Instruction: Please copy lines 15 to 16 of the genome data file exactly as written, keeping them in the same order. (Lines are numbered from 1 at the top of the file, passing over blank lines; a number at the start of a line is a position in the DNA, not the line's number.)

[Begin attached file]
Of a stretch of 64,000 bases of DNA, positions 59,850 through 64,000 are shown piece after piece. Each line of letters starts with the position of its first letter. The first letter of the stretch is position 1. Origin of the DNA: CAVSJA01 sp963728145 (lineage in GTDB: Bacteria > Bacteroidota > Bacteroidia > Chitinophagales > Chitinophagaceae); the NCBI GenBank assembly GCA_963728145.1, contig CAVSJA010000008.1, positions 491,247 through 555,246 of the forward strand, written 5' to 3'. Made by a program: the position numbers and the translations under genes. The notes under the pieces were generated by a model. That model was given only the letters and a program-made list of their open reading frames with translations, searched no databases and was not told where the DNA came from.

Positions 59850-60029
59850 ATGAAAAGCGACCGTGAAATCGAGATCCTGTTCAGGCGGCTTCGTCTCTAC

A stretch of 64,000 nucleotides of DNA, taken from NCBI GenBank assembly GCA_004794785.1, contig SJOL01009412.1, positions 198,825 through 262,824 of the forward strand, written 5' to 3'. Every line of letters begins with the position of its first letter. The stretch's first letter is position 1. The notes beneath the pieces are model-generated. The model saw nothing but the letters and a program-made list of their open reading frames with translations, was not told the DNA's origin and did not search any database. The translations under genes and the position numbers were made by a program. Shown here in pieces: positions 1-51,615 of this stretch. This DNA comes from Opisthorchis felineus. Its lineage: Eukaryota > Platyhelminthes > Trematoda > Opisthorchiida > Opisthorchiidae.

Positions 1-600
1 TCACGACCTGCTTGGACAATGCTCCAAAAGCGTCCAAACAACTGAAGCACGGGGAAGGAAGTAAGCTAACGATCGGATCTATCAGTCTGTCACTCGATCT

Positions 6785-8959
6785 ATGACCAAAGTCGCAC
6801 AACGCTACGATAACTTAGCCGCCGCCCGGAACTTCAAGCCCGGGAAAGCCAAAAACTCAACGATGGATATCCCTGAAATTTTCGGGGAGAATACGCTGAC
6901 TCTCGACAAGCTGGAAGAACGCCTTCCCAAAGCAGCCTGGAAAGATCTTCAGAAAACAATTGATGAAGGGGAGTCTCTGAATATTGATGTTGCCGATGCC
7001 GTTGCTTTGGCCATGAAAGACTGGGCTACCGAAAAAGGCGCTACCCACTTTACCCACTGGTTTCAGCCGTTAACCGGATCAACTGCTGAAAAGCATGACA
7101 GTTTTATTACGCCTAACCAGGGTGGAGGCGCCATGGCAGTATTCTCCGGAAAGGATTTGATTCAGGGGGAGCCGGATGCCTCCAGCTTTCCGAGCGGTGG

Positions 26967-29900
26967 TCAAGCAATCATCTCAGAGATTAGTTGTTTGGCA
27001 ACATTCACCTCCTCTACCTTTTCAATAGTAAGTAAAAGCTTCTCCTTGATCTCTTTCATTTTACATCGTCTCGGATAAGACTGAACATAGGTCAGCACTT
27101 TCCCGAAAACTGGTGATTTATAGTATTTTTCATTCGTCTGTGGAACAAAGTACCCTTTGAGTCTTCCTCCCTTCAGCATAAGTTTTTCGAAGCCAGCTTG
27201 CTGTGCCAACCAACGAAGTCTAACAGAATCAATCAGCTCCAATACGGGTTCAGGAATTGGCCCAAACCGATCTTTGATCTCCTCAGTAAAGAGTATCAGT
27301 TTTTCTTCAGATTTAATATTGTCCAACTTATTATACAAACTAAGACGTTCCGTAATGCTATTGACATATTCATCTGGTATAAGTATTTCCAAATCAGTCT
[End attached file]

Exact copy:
27001 ACATTCACCTCCTCTACCTTTTCAATAGTAAGTAAAAGCTTCTCCTTGATCTCTTTCATTTTACATCGTCTCGGATAAGACTGAACATAGGTCAGCACTT
27101 TCCCGAAAACTGGTGATTTATAGTATTTTTCATTCGTCTGTGGAACAAAGTACCCTTTGAGTCTTCCTCCCTTCAGCATAAGTTTTTCGAAGCCAGCTTG